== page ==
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Journey of the Magi: DePaul’s Traveling Stained Glass Windows

 Artists Joseph Flanagan and William Beidenwieg's stained glass panels called
Artists Joseph Flanagan and William Biedenweg's stained glass panels, "Adoration of the Magi," located in DePaul's John T. Richardson Library. (DePaul University/Jamie Moncrief) 
Upon entering DePaul’s John. T. Richardson Library from the Quad, visitors are greeted with stained glass windows depicting a scene familiar to many, especially at this time of year—the nativity. The five glass panels that decorate the east end of Kelly Hall are backlit, illuminating a colorful triptych image of the infant Jesus resting with Mary and Joseph, the three Magi kneeling on the left, shepherds and their sheep on the right, and angels hovering above. 

One element of the familiar scene is absent, however: the bright star that led the Magi to visit Jesus in the manger. This missing Star of Bethlehem hints at a deeper story behind the windows. A little historical investigating helps reveal some of that story, which takes the art glass panels to various locations over the span of a century.

The “Adoration of the Magi” windows originated in Chicago in the glass manufacturing studio of Flanagan & Biedenweg Co. Artists Joseph E. Flanagan and William E. Biedenweg founded the firm in 1878, and by 1900 they had become the largest stained glass supplier in the city. It was around that time the company created DePaul’s nativity windows, because they made their way to the 1904 World’s Fair in St. Louis. Flanagan & Biedenweg Co. earned the fair’s Grand Prize for American Glass for the Magi panel.

Shortly after returning to Chicago from St. Louis, the windows found a home at DePaul Academy, where several of Flanagan’s children attended school. Architectural plans for a new building to house DePaul Academy in 1906 included provisions for “the Nativity in art glass” on the “middle windows on the second floor front.” Installed when the building was completed the following year, exterior images of the building provide evidence of a sixth panel located at the top and center of the triptych.

The windows adorned an interior space that housed both the school’s library and the “Uptown Campus” library in those early years. Yearbooks mention the library’s pride in their stained glass and students’ tendency to visit the location to escape the daily grind. In a 1930 spread in “The DePaulia,” an interior shot of the library provides a closer look at the imagery depicted in the sixth panel, which includes the element missing from the nativity windows today—the Star of Bethlehem. Sometime after the campus library moved out of the building in 1930, the space was converted into a school chapel, which offered a new, more ecclesiastical setting for the stained glass.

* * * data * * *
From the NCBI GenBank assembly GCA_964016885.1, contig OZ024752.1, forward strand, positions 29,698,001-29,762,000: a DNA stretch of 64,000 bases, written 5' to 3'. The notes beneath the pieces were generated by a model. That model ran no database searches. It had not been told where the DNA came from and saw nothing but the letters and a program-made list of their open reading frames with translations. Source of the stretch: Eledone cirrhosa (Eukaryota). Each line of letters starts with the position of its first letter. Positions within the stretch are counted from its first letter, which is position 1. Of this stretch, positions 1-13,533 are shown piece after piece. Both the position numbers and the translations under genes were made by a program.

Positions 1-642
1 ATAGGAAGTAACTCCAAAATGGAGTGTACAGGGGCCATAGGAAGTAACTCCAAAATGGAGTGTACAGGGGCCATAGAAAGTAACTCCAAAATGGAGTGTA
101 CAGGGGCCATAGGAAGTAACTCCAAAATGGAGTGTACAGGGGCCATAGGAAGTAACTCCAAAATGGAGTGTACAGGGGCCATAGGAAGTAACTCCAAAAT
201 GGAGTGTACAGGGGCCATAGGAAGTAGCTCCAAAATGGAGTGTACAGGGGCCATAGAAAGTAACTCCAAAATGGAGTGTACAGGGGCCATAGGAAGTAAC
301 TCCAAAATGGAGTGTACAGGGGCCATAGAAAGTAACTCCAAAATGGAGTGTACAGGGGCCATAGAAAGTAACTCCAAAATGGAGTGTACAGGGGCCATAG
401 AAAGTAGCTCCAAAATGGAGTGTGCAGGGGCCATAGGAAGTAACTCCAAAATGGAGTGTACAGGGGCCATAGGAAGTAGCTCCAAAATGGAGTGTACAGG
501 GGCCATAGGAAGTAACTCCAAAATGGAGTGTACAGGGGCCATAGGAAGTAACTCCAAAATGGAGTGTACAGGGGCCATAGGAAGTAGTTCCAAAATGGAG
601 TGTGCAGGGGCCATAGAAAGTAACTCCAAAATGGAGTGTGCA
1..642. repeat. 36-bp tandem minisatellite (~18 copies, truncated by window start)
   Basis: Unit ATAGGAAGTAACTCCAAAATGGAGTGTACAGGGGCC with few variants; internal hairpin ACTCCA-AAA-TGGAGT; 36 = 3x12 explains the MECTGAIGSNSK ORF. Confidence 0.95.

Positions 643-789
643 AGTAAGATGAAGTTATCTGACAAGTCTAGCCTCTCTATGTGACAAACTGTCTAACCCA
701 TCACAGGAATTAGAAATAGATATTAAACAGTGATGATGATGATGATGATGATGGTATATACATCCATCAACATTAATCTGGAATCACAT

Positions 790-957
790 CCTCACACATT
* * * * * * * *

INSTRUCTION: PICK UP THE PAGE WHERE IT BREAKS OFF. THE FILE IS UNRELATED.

In 1968, financial burdens caused DePaul Academy to close and its building was turned over to DePaul University. The university removed the windows during remodeling in 1976, but stored them for safekeeping. A few years later, a curator from the Chicago Historical Society requested to borrow the award-winning Magi window for an upcoming exhibit featuring stained glass made in Chicago. Arrangements were made, and that window was transported to North Clark St., where it was on display in the exhibition from November 1979 to July 1980. 

Once returned to the university, the windows moved to the basement of St. Vincent’s Church, where they laid unseen for almost a decade. Unearthed in 1989, the windows made their way across campus to the Special Collections department, located at the time in Schmitt Academic Center. As plans for the new John T. Richardson Library were coming together, discussions about displaying the stained glass in the new building came up. 

The windows were in dire need of restoration, but no one was certain who would pay for that work and the architects had some reservations. Despite those concerns, everything came together. The windows were cleaned and installed in the new library in 1992. They remain there today, serving as stunning examples of stained glass art connecting us to stories of DePaul’s past. 

However, the mystery of the missing Star of Bethlehem panel remains unsolved.